I say: congratulations! And then I say: no, no, no, noooooooo. There was a time, in a world not too far from this one, when I would have said something snarkily smug like, “yeah, way lame! time for some new friends lol :P”
Except I now know firsthand both that this is an unbelievably common response to a pregnancy announcement, and also how extremely unpleasant it is to be asked what your intentions were when you were having sex. It is, in a word, mortifying.
So, here we have it: the question is at once both common and strangely awful, much like a flu, a bedbug, etc. So, what to do? A classic recommended response to such questions is simply, “Why do you ask?” Obviously this is snappy and brilliant, but it requires some presence of mind, as well as a willingness to watch someone splutter. If you’re not up for that, I can also recommend a short pause, followed by a jovial exclamation, i.e. “Wow! [laughing politely]” Then you trail off while appearing to ponder the question. Often this causes the asker to backpedal. One can also try, either in conjunction with the second response or on its own: “Well, it’s complicated.” This may or may not be accompanied by a polite but unyielding smile. More than the other options, this latter choice serves as an end to the chat, and it is surely true: regardless of whether you were charting your cycles religiously, or popping Yaz and Plan B like they were horse tranquilizers and you were a nineties club kid with stupid big jeans, it is certainly complicated. Reproducing is a messy endeavor in every possible sense of the word.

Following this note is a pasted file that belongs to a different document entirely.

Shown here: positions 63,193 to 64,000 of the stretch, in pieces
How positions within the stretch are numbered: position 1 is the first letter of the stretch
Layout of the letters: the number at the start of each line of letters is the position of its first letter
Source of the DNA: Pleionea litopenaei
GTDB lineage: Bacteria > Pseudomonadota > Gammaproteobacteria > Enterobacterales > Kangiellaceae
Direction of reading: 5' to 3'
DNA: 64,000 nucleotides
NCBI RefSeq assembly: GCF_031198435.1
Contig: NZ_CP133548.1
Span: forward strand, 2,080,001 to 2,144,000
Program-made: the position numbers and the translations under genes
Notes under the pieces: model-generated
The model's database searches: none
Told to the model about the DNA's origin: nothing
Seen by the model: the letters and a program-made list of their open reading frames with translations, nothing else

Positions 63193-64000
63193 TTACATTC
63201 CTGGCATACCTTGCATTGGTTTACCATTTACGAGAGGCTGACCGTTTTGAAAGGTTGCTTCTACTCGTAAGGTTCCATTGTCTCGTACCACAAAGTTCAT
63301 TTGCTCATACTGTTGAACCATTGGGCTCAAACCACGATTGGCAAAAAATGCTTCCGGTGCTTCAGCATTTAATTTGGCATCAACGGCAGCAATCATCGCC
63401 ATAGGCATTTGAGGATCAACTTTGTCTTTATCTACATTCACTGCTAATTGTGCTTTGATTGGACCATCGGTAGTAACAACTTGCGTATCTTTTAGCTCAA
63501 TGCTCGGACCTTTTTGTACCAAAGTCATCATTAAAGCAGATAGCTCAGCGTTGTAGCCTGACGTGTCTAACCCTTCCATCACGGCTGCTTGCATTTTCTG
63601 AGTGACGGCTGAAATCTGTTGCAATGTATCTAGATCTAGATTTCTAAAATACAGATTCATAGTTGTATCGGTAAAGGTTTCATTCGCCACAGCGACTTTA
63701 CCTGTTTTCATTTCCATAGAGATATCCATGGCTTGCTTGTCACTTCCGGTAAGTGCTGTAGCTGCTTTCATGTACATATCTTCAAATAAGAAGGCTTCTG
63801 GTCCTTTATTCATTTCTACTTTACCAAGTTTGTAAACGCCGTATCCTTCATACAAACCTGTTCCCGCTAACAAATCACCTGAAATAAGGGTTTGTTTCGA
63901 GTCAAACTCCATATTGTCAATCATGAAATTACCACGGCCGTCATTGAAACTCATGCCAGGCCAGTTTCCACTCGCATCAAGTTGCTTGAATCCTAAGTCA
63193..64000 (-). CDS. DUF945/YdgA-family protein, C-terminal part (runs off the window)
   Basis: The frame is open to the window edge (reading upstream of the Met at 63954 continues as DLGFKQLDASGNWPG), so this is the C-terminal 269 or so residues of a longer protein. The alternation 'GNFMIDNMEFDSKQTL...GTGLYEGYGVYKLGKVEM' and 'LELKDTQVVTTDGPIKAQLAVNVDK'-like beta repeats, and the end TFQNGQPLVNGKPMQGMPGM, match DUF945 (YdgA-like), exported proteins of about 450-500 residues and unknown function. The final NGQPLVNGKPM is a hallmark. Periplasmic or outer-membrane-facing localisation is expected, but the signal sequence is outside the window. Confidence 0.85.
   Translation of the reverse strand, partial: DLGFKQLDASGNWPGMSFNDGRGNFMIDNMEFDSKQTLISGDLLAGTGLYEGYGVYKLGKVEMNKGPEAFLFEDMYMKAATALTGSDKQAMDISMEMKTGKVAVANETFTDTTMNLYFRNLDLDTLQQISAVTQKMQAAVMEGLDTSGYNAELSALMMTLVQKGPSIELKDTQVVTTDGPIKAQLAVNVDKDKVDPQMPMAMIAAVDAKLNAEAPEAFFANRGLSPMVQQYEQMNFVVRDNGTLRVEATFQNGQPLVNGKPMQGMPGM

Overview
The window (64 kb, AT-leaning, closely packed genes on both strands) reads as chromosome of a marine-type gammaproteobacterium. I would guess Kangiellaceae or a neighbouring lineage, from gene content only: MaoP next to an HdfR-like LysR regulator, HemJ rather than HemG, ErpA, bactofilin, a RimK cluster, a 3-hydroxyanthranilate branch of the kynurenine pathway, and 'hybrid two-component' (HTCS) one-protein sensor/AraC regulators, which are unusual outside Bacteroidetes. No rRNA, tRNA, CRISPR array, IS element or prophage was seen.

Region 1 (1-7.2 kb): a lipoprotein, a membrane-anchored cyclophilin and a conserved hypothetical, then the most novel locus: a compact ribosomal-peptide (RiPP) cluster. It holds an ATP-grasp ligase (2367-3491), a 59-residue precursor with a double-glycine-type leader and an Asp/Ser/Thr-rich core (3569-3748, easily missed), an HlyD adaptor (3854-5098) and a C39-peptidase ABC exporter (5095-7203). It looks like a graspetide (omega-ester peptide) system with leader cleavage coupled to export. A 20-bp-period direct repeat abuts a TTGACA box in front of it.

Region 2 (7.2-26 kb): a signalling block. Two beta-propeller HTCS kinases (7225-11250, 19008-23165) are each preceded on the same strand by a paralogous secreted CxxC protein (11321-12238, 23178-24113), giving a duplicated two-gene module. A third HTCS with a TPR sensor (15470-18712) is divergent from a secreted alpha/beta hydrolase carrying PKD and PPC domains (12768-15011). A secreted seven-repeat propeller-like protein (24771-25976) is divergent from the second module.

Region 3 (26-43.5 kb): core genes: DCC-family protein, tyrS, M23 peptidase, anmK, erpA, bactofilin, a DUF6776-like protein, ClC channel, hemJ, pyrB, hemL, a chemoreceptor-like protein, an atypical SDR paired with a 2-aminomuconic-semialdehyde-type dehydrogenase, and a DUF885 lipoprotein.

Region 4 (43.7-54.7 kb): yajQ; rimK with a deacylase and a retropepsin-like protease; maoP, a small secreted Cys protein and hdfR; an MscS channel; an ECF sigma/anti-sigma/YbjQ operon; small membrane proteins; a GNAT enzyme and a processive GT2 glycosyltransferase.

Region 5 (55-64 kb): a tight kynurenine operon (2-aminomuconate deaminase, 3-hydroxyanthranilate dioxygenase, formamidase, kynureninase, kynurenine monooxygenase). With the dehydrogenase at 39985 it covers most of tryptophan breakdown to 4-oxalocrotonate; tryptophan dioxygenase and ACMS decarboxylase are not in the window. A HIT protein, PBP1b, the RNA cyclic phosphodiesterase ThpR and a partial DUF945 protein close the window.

In the name of edification and reducing global levels of obnoxiousness, it can be helpful to examine the motivations of those behaving badly. In this case, the asker, I think, is motivated primarily by the desire to know the answer to his/her question. Because it is pretty interesting, admittedly! Was pipsqueak a mistake? Was pipsqueak planned? Gosh, are they the type of people to have a baby on purpose–in their circumstances [note: people apply this to all sorts of circumstances, married, unmarried, etc.]? The type to eff up their birth control? The type not to have an abortion??? Titillating! Even if the asker realizes that all types of people both plan and do not plan to have the children they do [with or without effing up their birth control], it remains an interesting question. To many of us, other people’s beds, incomes, closeted skeletons, and big life decisions are totally fascinating! But repeat after me: You do not get to ask just because you want to know. Once more, with feeling: You do not get to ask just because you want to know.
I do offer a major caveat: if your BFFL asks you this, don’t be mad–s/he probably gets to know. But hopefully s/he has seen you puke and cry and offered to lend you underpants. And probably you would have told said BFFL anyway?
A parting note to those non-BFFLs inclined to ask this rude question: this is exactly the type of query which will very likely backfire. Before you asked, the expecting individual might have been interested in sharing the circumstances at which s/he arrived in the family way. Perhaps not, but seriously, it might have come up organically. Once someone has asked explicitly, the information begins to feel like a state secret.